How to integrate the Microsoft Identity Platform (AAD or B2C) with custom JWT authentication for Realm Cloud in .NET

Wow that’s the longest blogpost title I have ever used. Hopefully this will help finding this page if you are searching for a solution I am describing here.

One of our customers came to us with a question how to integrate our B2C product with Realm Cloud. I had looked at this product before but didn’t know what technically was possible for integration with B2C.

The request was to use B2C tokens with the custom JWT Authentication Realm cloud supports. They support several ways to authenticate users to sync the offline database back to the cloud. By default they switched on Nickname authentication which is very easy to get started with (just pass a username and that user is logged in). For production use they recommend JWT Authentication.

And here comes the issue with B2C (or AAD) integration. Realm requires you to upload a public key to their server which can help proof the tokens are signed by you (with your private key). The customer was asking if they could send the B2C tokens to Realm backend directly since the users were already logging in to the apps with B2C. It’s fairly easy to download the public key from the well-known openid endpoint. There is a list of public keys you can find. The problem is that our private keys might rotate and/or replaced with new ones. This is something Realm doesn’t support. You have to upload 1 public key and that’s it.

Besides that you also have to problem that anybody can sign up for a B2C tenant and create valid JWTs signed by B2C with the same key. The JWT Settings in Realm Cloud do allow you to provide a set of required attributes and you should configure the audience with the clientid of your app to make sure only your tokens are accepted. But again, this will fail if we start rotating our keys (which might never happen)


So the solution is to create your own tokens, sign them with your own private key, upload your public key to their server and start sending your signed JWTs to login users.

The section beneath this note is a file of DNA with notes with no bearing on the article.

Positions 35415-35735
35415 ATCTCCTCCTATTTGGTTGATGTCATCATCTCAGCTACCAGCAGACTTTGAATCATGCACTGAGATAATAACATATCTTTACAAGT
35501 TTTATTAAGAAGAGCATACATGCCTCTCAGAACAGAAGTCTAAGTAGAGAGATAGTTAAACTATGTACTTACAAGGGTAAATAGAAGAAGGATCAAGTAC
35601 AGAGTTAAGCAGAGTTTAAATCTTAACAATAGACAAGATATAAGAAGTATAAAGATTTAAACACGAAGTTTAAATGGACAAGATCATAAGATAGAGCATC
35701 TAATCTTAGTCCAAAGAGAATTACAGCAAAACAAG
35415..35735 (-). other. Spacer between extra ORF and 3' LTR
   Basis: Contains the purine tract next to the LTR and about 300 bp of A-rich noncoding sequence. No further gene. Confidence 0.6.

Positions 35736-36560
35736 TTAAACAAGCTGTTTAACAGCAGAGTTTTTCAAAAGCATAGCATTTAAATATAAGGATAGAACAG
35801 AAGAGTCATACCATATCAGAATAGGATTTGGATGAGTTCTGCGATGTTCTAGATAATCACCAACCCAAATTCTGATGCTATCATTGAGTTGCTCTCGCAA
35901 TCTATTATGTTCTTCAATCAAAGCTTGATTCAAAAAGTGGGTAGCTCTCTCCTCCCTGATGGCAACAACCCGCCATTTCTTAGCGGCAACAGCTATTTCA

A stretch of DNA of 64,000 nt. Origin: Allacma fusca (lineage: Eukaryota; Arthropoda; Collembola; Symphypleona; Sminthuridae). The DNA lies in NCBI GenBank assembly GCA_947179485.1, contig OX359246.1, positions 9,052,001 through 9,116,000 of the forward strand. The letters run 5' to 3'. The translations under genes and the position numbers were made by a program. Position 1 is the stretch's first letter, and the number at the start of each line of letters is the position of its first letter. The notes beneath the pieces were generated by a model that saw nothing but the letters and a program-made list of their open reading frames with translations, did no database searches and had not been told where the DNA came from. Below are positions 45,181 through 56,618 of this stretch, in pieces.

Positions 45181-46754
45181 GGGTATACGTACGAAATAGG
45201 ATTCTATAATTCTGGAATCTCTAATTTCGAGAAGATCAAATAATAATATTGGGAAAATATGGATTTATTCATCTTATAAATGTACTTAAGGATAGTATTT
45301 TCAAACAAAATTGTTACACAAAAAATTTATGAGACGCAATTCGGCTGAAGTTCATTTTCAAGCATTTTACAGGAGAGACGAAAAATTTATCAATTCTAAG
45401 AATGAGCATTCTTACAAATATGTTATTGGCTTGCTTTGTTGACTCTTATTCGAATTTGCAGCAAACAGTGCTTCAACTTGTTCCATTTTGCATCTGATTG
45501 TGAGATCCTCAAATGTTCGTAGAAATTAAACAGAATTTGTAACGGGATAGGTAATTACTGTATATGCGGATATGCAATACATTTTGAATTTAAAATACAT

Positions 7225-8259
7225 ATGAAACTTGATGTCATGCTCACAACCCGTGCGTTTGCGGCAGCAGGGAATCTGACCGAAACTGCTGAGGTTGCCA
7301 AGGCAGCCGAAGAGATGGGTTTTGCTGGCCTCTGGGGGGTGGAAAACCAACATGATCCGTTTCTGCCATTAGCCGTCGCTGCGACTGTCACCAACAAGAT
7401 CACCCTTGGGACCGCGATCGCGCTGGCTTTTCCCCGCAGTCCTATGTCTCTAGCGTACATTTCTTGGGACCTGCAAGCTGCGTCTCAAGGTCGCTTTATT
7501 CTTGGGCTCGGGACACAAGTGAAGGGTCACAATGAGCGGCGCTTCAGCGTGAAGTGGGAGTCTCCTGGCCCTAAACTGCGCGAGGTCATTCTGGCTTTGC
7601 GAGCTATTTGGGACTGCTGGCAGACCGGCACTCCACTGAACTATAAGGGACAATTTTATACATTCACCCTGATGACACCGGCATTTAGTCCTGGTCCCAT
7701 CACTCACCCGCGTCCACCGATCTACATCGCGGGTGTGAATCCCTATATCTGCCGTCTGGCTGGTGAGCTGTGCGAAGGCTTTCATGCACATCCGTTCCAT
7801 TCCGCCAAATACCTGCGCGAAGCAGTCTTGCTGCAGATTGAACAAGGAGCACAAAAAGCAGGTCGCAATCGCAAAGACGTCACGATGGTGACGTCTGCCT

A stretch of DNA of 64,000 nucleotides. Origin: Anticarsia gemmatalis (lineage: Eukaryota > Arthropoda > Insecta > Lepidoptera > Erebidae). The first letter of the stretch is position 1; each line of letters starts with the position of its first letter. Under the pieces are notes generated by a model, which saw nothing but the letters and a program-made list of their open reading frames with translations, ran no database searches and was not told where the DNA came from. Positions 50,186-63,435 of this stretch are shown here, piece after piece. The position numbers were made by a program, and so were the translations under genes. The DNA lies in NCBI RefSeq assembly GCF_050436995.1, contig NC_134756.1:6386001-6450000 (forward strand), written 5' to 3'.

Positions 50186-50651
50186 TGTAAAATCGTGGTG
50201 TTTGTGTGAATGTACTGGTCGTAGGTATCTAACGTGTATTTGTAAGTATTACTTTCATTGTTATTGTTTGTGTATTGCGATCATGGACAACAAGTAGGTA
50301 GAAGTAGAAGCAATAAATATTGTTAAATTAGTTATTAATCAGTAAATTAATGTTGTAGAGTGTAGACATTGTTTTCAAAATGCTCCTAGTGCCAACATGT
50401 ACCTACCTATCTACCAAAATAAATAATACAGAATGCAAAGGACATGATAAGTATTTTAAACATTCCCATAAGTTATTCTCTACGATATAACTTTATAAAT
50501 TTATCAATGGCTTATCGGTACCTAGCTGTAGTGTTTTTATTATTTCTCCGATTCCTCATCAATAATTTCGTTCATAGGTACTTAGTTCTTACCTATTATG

These are the steps I did to make that work in .NET:

First you need to create a public/private keypair. The instructions are on the site of Realm, but I ran into an issue with the .NET code I wrote which requires P12 (pkcs12) format files. So I had to change the commands a little bit:

First line I entered to create an RSA token and a cert (which I need later)

openssl req -x509 -nodes -days 365 -sha256 -newkey rsa:4096 -keyout mycert.pem -out mycert.pem

Fill in the requested information (not important what you fill in here)

Export the public key with this command:

openssl rsa -in mycert.pem -pubout > mykey.txt

And create the certificate file (with private key), remember the password you entered:

openssl pkcs12 -out certificate.pfx -inkey mycert.pem -in mycert.pem

The following code will read the pfx (I renamed it to p12 file), creates a new JWT and signs it. This JWT is used to signin the user.

Read the cert (I am not sure if the last parameter has to be set like this Smile)

X509Certificate2 privateCert = new X509Certificate2(@"cert_key.p12", "password", X509KeyStorageFlags.Exportable);

setup the infrastructure to be able to sign the JWT

var securityKey = new Microsoft.IdentityModel.Tokens.X509SecurityKey(privateCert);
var credentials = new Microsoft.IdentityModel.Tokens.SigningCredentials(securityKey, "RS256");
var header = new JwtHeader(credentials);

Create the payload for the JWT. This one is really simpel. It only needs the userId. I have it hardcoded here but here is where you can integrate B2C or AAD by using the OID or SUB claim from the ID token you got back from the B2C or AAD endpoint. Don’t use the email address since that might change (or the name). OID is always unique per person even over different applications so it’s the best claim to use for this scenario.

var payload = new JwtPayload
  { "userId", "Pipo" }

And create the access token:

var secToken = new JwtSecurityToken(header, payload);
var handler = new JwtSecurityTokenHandler();
var tokenString = handler.WriteToken(secToken);

Now you can do your Realm stuff. Typically you would check if you already have a logged in user (the SDK does that for you) but if the current user is null you log the user in with the following lines (btw, the documentation of Realm has a bug where passing null as the last parameter results in an exception. So I changed the highlighted part)

var Realmcredentials = Credentials.Custom("jwt", accesstoken, ImmutableDictionary<string, object>.Empty);
var user = await User.LoginAsync(Realmcredentials, new Uri(""));

That’s it. Your user will show up in the Realm Studio as JWT user.


The BIG and IMPORTANT caveat here is, you need to figure out how to protect your private key, that’s something you don’t want others to get access too since they can start generating their own tokens with that.

Perhaps using B2C Identity Experience Framework policies to do  REST call to your server to sign a custom JWT which you pass as claim back to your client and use that to sign in might be a nice work around for this. I leave that exercise to the reader, please let me know if it works 🙂

Mission accomplished.